Even before Mr. Trump took office, Democratic prosecutors had dipped into the policy front. Seventeen attorneys general, led by Mr. Schneiderman, unveiled in March 2016 a coalition, AGs United for Clean Power, to pursue accusations that Exxon had ignored its own climate research.
The effort didn’t pan out as planned: Most of the Democratic prosecutors involved with the coalition never launched probes against Exxon, at least not publicly. One of those who did, the Virgin Islands attorney general, withdrew his subpoenas after being challenged by Exxon and the Competitive Enterprise Institute.
Republicans have ascribed political motives to the litigious Democrats.
Both the Exxon campaign and anti-Trump litigation have boosted Mr. Schneiderman’s name recognition at a time when the Democrat is believed to be eyeing a gubernatorial bid.
“Watching him and other Democrats trying to trip over themselves to be the Trump antagonists is laughable,” New York Republican Party spokeswoman Jessica Proud told the New York Daily News. “They’re all lining up to raise their national profiles.”
While the Democratic attorneys general have been accused of overstepping their bounds, Mr. Frosh can argue that his authority to pursue the Trump administration was handed to him by the state legislature — this year.
In February, the Democrat-controlled legislature passed, over the objections of Republicans, the Maryland Defense Act, also known as Senate Joint Resolution 5, giving the attorney general $1 million per year to hire lawyers to help him protect the state against the federal government.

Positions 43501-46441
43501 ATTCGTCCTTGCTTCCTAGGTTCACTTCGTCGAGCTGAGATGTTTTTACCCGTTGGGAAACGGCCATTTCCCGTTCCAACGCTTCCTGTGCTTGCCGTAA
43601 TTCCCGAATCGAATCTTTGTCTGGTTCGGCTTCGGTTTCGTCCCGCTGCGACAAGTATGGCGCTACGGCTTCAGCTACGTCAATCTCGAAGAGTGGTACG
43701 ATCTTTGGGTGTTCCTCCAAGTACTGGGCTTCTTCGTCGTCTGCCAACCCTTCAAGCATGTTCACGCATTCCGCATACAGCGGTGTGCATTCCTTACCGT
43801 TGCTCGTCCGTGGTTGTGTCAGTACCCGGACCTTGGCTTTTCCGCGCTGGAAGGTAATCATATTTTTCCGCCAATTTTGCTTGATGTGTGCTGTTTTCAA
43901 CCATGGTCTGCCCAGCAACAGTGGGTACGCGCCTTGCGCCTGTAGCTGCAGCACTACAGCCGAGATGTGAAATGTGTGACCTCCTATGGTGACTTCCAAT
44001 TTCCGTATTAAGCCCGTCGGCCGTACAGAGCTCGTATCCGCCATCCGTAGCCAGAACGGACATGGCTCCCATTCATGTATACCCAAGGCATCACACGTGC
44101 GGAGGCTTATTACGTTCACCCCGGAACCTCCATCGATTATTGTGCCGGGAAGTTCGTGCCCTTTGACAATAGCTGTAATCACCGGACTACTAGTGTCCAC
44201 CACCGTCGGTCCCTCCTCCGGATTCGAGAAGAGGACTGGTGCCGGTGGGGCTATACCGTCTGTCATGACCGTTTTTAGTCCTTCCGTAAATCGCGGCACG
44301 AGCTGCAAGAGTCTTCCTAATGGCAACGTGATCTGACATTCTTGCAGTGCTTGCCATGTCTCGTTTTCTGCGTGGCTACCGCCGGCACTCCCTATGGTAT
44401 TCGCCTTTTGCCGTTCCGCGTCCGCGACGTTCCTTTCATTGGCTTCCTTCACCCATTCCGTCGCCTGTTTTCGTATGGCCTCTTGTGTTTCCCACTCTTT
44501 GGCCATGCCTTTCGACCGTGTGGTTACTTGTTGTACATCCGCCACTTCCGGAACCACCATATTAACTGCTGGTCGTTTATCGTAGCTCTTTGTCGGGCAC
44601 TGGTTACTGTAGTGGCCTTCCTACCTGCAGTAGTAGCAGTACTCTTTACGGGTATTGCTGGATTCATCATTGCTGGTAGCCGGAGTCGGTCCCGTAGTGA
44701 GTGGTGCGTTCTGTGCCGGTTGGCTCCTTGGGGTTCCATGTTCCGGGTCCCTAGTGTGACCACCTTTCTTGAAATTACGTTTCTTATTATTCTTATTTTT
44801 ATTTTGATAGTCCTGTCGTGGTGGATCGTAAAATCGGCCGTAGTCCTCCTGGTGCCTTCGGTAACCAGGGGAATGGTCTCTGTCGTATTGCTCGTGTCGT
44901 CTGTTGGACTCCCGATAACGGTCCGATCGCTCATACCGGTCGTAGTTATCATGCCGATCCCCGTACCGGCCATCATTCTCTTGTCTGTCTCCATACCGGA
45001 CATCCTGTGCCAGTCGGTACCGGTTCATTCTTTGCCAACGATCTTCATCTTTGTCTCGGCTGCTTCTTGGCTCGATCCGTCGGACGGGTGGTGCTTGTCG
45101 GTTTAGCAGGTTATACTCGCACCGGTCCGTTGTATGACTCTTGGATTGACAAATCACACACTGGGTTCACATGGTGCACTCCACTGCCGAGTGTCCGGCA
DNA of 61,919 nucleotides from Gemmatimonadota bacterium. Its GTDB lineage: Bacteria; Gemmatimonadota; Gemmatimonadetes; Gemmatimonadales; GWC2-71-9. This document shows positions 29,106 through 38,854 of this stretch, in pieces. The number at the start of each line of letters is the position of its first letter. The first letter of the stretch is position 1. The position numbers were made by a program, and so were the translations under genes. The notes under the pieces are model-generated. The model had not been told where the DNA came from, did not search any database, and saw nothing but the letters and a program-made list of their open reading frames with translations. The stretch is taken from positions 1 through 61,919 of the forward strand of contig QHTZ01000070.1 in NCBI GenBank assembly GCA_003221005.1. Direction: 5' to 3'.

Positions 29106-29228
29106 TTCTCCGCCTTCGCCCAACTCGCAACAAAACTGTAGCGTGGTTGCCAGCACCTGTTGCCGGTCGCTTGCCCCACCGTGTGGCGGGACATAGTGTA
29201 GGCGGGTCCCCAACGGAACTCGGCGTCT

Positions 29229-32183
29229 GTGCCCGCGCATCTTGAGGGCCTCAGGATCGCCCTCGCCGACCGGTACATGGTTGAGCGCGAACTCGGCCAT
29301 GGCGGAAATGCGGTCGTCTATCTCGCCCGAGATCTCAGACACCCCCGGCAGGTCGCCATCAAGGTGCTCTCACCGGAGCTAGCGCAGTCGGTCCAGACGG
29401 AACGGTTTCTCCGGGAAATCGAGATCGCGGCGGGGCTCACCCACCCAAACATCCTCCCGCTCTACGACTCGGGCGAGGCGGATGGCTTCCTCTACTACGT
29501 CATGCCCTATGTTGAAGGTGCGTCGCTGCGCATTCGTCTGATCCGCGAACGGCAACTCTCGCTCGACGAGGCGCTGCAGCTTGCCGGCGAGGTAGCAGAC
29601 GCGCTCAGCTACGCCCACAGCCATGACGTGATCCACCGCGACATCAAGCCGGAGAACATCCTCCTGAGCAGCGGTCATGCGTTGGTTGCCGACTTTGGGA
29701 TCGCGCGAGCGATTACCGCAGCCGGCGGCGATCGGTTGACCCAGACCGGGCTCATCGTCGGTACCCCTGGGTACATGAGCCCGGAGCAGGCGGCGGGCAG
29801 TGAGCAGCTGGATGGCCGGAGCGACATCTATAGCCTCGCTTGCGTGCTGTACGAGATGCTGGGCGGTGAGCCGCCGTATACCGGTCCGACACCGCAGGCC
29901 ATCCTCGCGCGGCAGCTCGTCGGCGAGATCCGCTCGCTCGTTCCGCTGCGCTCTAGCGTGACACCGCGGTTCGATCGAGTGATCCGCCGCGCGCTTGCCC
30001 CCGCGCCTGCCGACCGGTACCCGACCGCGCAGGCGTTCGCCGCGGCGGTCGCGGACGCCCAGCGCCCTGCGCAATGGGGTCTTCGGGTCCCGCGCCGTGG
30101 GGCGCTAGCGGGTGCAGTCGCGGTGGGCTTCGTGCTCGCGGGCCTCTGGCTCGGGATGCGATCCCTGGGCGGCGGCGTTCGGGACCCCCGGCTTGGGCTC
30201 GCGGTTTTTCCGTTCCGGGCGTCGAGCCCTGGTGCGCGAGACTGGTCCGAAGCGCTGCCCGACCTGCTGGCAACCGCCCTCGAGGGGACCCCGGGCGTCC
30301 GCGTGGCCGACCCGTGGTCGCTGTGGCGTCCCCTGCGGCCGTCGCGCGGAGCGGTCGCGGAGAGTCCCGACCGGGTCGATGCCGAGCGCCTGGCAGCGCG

Even so, the Maryland Republicans argue that Mr. Frosh has gone too far. In their Monday letter, they asked him to provide an accounting of his recent anti-Trump legal splurge to ensure that “precious tax dollars” are not “squandered on lawsuits whose actual goals are meant to grandstand and score political points via frivolous charges and contentions meant only to harass, embarrass, and ‘resist’ the administration of President Trump solely because he is a member of a party different than your own.”
Frosh spokeswoman Christine Tobar accused the attorney general’s Republican critics of engaging in grandstanding themselves, saying the media received their letter before the attorney general did.
As for Mr. Frosh’s actions, she said they have been wholly justified.
“We have sued the Trump administration to stop them from ripping apart the health insurance that protects more than 400,000 Marylanders,” she said in an email.
“We have also acted to stop the Trump administration from: endangering infants, children and pregnant women by allowing toxic chemicals to be used in their neighborhoods; allowing our air to be polluted with vehicle emissions and methane; banning Muslims from entering the United States; allowing unscrupulous for-profit colleges to cheat students of their hard earned tuition funds,” Ms. Tobar said.
“I think that if he would concentrate on prosecuting the cases that are assigned to the attorney general that he’s supposed to prosecute criminally, and advise administrative agencies, and just generally do his job as attorneys general in Maryland have traditionally done, the taxpayer in Maryland would be a heck of a lot better off,” said Mr. Shoemaker. “But that’s not what we’re seeing.”